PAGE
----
Salvatore Ferragamo Museum: 1927 THE RETURN TO ITALY

Salvatore Ferragamo, shoe “The Stars”, 1926. Photo Arrigo Coppitz, courtesy Salvatore Ferragamo Museum

“Shelby” by Beatrice Brandini

A few days ago, a beautiful exhibition was inaugurated at the Ferragamo Museum at Palazzo Spini Feroni in Florence (open until May 2, 2018), which celebrates ninety years after Salvatore Ferragamo’s return to Italy (1927), after twelve years spent in the United States.

Glimpses of the exhibition “1927 The Return to Italy”. Courtesy Salvatore Ferragamo Museum, Florence

Glimpses of the exhibition “1927 The Return to Italy”. Courtesy Salvatore Ferragamo Museum, Florence

Not yet seventeen, Salvatore Ferragamo left Naples with the intent of deepening his knowledge and a desire to create perfect shoes. It is important to emphasize that he did not leave his country to look for luck, a condition of many Italians of the time, Salvatore already worked in his shop in Bonito, Irpinia, he was already the cobbler with a shop that packed shoes for ladies all over the country. He had begun at eleven years. But America represented modernity, an irresistible appeal, for Salvatore, above all, a state-of-the-art site for upper/sole assembly machinery, and therefore a great opportunity.

I imagine his happiness and pride in returning to Italy after twelve years of being a rich man and above all successful. He had opened a shop first in Santa Barbara and then in Hollywood, attended by movie stars (hence the nickname coined in the United States “the star shoemaker”). Returning meant returning home, but also sharing with others what he knew for the benefit of his country, the enlightened will to create a synergy between industrialization (American) and craftsmanship (Italian). Italy was also launching a process of modernization, urbanism, architecture, technology and craftsmanship. On this latter aspect was based the will to retrieve “the craft” and the tradition of the Renaissance workshops, all aspects that pushed Salvatore Ferragamo to return home. And Florence, a symbol of culture and national style, was chosen by the creator as the home of his lab as well as the city in which he settled.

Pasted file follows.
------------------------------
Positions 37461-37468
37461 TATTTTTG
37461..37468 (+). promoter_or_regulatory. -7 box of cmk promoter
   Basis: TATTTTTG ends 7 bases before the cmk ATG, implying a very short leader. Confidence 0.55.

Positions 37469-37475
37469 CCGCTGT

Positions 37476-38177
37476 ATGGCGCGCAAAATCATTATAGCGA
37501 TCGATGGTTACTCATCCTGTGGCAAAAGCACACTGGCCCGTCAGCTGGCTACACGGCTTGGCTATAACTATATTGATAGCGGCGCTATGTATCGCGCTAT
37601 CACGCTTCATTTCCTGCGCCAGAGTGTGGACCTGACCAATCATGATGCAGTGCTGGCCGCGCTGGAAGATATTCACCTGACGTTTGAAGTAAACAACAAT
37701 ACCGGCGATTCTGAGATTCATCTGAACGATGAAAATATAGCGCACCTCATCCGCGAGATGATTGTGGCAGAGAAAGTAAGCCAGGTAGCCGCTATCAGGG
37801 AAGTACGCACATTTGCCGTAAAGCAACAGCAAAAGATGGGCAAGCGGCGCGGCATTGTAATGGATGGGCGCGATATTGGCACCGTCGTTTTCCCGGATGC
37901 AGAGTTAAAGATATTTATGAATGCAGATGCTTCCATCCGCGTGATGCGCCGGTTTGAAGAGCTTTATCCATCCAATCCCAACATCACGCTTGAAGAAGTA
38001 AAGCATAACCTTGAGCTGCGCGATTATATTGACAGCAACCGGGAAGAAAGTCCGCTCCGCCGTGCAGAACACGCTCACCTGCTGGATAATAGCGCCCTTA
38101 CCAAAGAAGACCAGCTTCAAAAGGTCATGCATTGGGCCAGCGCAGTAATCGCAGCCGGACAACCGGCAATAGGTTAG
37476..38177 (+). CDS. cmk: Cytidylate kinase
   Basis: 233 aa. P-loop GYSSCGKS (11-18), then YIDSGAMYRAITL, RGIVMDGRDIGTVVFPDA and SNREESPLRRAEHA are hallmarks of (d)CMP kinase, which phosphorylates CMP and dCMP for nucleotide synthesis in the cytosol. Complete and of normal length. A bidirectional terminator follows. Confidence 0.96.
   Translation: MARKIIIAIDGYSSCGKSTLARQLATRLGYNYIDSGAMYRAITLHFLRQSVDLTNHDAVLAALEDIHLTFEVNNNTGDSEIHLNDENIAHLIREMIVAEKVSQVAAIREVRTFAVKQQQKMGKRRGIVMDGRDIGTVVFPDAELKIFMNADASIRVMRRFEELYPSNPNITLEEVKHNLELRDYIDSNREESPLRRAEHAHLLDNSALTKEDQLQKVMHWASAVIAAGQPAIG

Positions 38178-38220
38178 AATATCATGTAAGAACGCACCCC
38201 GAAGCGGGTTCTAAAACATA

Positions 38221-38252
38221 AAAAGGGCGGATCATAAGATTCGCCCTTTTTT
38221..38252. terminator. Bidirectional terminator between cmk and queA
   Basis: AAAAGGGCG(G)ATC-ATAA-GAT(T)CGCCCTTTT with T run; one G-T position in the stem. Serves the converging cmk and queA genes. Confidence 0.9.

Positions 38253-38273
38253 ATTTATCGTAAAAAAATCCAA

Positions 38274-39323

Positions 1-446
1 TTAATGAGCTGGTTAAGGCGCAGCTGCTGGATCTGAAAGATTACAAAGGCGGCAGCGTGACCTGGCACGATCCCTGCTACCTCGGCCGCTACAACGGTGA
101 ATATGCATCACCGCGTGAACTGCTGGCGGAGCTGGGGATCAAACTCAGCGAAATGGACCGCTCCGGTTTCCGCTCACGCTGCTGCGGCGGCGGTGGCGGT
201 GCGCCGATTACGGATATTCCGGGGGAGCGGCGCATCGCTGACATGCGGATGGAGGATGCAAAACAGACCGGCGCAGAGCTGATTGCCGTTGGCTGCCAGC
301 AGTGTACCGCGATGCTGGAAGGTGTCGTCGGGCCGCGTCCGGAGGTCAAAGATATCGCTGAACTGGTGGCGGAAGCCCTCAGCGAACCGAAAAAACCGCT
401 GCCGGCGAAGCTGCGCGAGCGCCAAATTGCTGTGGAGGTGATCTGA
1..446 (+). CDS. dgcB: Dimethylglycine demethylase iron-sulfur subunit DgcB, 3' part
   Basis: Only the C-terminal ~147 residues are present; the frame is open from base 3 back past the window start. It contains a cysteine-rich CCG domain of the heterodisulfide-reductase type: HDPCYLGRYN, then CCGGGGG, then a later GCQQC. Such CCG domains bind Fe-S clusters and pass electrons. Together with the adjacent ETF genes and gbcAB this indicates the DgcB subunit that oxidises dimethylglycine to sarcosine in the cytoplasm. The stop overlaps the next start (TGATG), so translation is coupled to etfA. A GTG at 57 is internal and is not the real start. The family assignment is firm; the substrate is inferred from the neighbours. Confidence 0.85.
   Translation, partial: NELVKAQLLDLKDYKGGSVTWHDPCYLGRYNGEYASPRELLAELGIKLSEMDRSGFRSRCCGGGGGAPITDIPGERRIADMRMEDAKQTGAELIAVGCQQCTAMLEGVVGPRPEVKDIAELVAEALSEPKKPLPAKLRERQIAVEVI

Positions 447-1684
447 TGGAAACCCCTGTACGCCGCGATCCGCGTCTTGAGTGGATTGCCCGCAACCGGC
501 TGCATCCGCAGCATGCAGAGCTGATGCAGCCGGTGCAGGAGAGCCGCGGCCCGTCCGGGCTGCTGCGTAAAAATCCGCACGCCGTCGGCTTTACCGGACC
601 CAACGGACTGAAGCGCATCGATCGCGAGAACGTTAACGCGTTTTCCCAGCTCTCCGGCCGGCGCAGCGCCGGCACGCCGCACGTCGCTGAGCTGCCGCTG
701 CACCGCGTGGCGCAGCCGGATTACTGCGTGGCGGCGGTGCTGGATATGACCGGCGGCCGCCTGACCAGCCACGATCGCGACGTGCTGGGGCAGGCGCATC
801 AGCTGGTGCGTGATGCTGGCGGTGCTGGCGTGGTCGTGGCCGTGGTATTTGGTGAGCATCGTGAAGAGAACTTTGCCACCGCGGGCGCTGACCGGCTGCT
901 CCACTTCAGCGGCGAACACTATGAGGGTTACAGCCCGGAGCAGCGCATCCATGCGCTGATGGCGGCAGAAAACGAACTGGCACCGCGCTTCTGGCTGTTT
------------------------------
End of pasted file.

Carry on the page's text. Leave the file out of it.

The Ferragamo shoe factory in via Mannelli 57, Florence. Courtesy Salvatore Ferragamo Museum, Florence


Lucio Venna, advertising drawing for magazine, 1928. Courtesy Salvatore Ferragamo Museum, Florence


Fortunato Depero Napolitan cart, 1918. MART Archivio Fotografico e Mediateca, Trento e Rovereto


Salvatore Ferragamo, closed shoe 1925. Photo Arrigo coppitz, courtesy Museo Salvatore Ferragamo


Salvatore Ferragamo, closed shoe “Autumn” 1926. Photo Arrigo coppitz, courtesy Museo Salvatore Ferragamo


Salvatore Ferragamo, Oxford shoes 1929. Photo Arrigo coppitz, courtesy Museo Salvatore Ferragamo


Salvatore Ferragamo, sandal, 1930 Photo Arrigo coppitz, courtesy Museo Salvatore Ferragamo


Lucio Venna, Moderne, 1930. Sketch made for Salvatore Ferragamo. Courtesy Museum Salvatore Ferragamo

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Adina Altara, The Bridge, 1919 coloured paper collage. Courtesy MAN 2017, Nuoro


Maria Monaci Gallenga, Cape Manteau, 1925. Prato Museo del Tessuto. Photo Arrigo Coppitz


Parisian dressmaker’s, Evening gown, 1925. Prato Museo del Tessuto. Photo Arrigo Coppitz


Le Merveilleuse, Cioat, 1926. Roma, Collezione Enrico Quinto e Paolo Tinarelli. Photo Arrigo Coppitz

The exhibition curator, Carlo Sisi, takes us by the hand on this magnificent journey; From the transatlantic on which Salvatore Ferragamo embarked on returning to Italy, the documents of American citizenship, the most significant footwear made for the cinema dive, the magnificent paintings and objects that witness the culture and aesthetics of those years. This exhibition, in addition to celebrating this important anniversary, emphasizes that Italy has been a source of ideas and experiments for over a decade. Florence, in particular, was the protagonist of these years, and in their creations were made men of immense talents, such as Gio Ponti with his veses for Richard-Ginori, Carlo Scarpa’s designs for the windows of the Florentine shop of Cappellin , Cantagalli’s tiles, and Thayaht, Balsamo Stella … It is also worth mentioning the Royal Institute of Art of Porta Romana, a true workshop of Tuscan and national creativity.